Accommodating Mediation Participants (cont'd from page 2)

Making Accommodations

Our willingness or unwillingness as mediators to make accommodations for the participant who has mental health and addictions problems often reflects our own attitudes and values about these conditions.

Research conducted in the United States indicates that participants with mental health and addictions problems are not referred to mediation as frequently as others, including people with physical disabilities. This research also shows that people with mental health and addictions disorders who do participate in mediation tend to be compensated at a lower level as part of their settlement, compared to people with other disorders. These results suggest that various forms of discrimination relating to people with mental health and addictions disorders still do exist. As mediators, I believe we need to reflect on our own biases and assumptions about mental health and addictions issues as this will directly affect how we manage the mediation process.

Our Experience

Experience has shown that most individuals with mental health and addictions issues can successfully participate in mediation. Even people with severe psychiatric disorders can participate in mediation as long as they are receiving treatment and appropriate accommodations are set up by the mediator. The following are examples of accommodations that have been successfully used in supporting participants with mental health and addictions problems to participate in mediation:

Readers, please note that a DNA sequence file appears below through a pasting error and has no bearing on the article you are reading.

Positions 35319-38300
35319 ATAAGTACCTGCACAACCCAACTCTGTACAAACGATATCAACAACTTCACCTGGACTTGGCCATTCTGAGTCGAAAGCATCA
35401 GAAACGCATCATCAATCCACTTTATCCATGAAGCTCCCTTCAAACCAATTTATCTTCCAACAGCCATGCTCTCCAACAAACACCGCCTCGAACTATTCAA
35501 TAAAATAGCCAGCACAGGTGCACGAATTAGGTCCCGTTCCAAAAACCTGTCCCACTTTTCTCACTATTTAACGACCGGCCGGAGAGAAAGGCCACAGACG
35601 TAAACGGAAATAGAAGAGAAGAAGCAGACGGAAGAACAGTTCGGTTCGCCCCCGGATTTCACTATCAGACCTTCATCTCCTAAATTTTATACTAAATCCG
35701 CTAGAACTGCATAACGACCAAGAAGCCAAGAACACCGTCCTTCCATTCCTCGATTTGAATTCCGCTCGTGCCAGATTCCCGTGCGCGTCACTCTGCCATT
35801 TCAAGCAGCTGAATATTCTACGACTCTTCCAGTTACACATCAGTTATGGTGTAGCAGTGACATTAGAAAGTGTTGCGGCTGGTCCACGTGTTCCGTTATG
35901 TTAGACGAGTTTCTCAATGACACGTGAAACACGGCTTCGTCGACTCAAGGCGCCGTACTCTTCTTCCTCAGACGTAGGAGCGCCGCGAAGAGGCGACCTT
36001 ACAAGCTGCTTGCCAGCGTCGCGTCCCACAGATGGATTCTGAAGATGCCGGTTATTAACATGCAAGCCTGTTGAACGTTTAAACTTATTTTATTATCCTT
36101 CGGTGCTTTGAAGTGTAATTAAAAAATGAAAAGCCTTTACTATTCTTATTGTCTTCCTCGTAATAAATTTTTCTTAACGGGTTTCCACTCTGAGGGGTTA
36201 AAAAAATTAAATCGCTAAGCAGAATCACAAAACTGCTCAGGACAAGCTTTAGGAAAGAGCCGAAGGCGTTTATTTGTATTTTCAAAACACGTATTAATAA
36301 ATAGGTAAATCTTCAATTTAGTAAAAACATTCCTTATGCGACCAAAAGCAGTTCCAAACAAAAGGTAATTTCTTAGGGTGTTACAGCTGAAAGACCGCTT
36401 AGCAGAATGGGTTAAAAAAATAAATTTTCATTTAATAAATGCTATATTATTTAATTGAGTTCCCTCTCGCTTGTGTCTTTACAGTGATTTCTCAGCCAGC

• A participant with cognitive deficits, resulting from a brain injury, is assisted by visual aids as well as frequent summarizing and repetition of points made during the mediation.
  • A person with an anxiety disorder is given frequent breaks in order to calm down and is allowed to sit close to the door so as not to feel trapped.
  • A participant with paranoid delusions is granted a request to have all electronic equipment removed from the room.
  • A person with Tourette's syndrome is asked to signal the mediator when their impulses have built up to the point that they need to take a break so they can release their impulses in a private room.
  • A participant who has difficulty managing their emotions attends the mediation with an advocate or other support person.